Facts or Anecdotes? Pick One and Stick With It.

Photo: JϋRgen BäTz/DPA via ZUMA, Chart: Millennium Development Goals: Child Malnutrition 2006

Facts matter: Sign up for the free Mother Jones Daily newsletter. Support our nonprofit reporting. Subscribe to our print magazine.

Here’s a quiz for you. Which of these articles about, say, starving children in Africa is likely to get the widest readership?

  1. A piece that tells the story via description and personal anecdotes.
  2. A piece that tells the story via facts and numbers.
  3. A piece that combines the two.

Some of us respond to numbers, while some of us respond to stories about people, so the common-sense answer is option C. That should rope in everyone.

In fact, it turns out that C is the worst possible option. Nobody likes it. The numbers people get tired of all the personal stuff, while the tender-hearted people are put off by all the numbers. It turns out that you have to pick one or the other and just accept that you won’t reach everyone.

I learned this years ago, and I don’t remember where. However, I was reminded of it by an interview with Paul Slovic, who has done loads of research on the limits of human compassion. I’ve had this interview saved for a while because I’ve been meaning to write something related to it—and eventually I will!—but there was one particular bit that’s pretty fascinating. Here is Slovic:

We have an experiment of helping a starving child. A certain percentage of people help [by donating money to the kid]. Then we have another condition with a different group, same child, same situation, except we put the numbers of the statistics of starvation next to her picture, and the donations dropped in half.

I wonder how universal this is. Is it always a bad idea to mix anecdotes and data? Slovic chalks up his experimental result to “pseudo-inefficacy,” meaning that the numbers make the problem look so big that people just give up, figuring that their donation will never make any difference. However, I suspect it’s something more general than that. There’s something about numbers that actively turns off people who respond most strongly to anecdotes. And vice-versa, perhaps. It would be interesting for Slovic to run his experiment in reverse: begin with a simple, punchy bit of data about starvation, and then add the picture of the child. Do donations still drop?

If this is indeed a fairly general finding, it should affect the way advocacy journalists work. Instead of trying to write (or film or record) comprehensive pieces designed to move everyone, they should always write two separate pieces. One contains lots of troubling anecdotes with only a few simple numbers, while the other lays out the fact-based case for action, with only brief mentions of real-world suffering. More work, perhaps, but it’s also likely to make more difference.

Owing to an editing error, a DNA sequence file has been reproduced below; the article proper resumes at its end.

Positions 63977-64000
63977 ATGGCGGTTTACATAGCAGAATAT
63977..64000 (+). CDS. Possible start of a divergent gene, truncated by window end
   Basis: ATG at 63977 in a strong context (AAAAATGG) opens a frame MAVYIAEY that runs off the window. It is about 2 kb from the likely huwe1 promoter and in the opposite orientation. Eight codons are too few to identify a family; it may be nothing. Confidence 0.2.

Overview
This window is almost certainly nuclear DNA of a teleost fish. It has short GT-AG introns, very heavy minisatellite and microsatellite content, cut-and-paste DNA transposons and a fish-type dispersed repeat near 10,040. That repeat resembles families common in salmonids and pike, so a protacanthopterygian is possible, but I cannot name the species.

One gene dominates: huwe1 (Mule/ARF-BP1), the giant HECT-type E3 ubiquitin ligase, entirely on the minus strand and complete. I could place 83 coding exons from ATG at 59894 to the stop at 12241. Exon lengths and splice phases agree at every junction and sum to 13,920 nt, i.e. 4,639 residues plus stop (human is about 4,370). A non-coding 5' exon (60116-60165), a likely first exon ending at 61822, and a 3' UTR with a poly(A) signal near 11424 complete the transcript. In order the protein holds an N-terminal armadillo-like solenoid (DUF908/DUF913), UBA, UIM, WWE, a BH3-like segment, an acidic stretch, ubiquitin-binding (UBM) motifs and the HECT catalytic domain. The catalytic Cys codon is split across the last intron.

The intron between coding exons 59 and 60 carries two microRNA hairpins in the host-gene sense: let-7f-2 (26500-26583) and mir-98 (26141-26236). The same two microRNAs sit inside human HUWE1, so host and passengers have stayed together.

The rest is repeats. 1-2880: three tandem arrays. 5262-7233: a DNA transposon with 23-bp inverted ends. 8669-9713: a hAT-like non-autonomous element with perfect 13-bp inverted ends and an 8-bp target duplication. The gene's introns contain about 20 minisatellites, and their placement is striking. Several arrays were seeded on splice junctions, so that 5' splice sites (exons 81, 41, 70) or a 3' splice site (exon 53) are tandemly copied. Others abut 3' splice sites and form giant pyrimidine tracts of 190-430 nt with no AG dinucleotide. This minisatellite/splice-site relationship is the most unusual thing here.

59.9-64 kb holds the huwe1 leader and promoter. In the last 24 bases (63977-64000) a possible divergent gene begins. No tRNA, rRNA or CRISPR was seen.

REAL QUICK, REAL URGENT

Minority rule, corruption, disinformation, attacks on those who dare tell the truth: There is a direct line from what's happening in Russia and Ukraine to what's happening here at home. And that's what MoJo's Monika Bauerlein writes about in "Their Fight Is Our Fight" to unpack the information war we find ourselves in and share a few examples to show why the power of independent, reader-supported journalism is such a threat to authoritarians.

Corrupt leaders the world over can (and will) try to shut down the truth, but when the truth has millions of people on its side, you can't keep it down for good. And there's no more powerful or urgent argument for your support of Mother Jones' journalism right now than that. We need to raise about $450,000 to hit our online fundraising budget in these next few months, so please read more from Monika and pitch in if you can.

payment methods

REAL QUICK, REAL URGENT

Minority rule, corruption, disinformation, attacks on those who dare tell the truth: There is a direct line from what's happening in Russia and Ukraine to what's happening here at home. And that's what MoJo's Monika Bauerlein writes about in "Their Fight Is Our Fight" to unpack the information war we find ourselves in and share a few examples to show why the power of independent, reader-supported journalism is such a threat to authoritarians.

Corrupt leaders the world over can (and will) try to shut down the truth, but when the truth has millions of people on its side, you can't keep it down for good. And there's no more powerful or urgent argument for your support of Mother Jones' journalism right now than that. We need to raise about $450,000 to hit our online fundraising budget in these next few months, so please read more from Monika and pitch in if you can.

payment methods

We Recommend

Latest

Sign up for our free newsletter

Subscribe to the Mother Jones Daily to have our top stories delivered directly to your inbox.

Get our award-winning magazine

Save big on a full year of investigations, ideas, and insights.

Subscribe

Support our journalism

Help Mother Jones' reporters dig deep with a tax-deductible donation.

Donate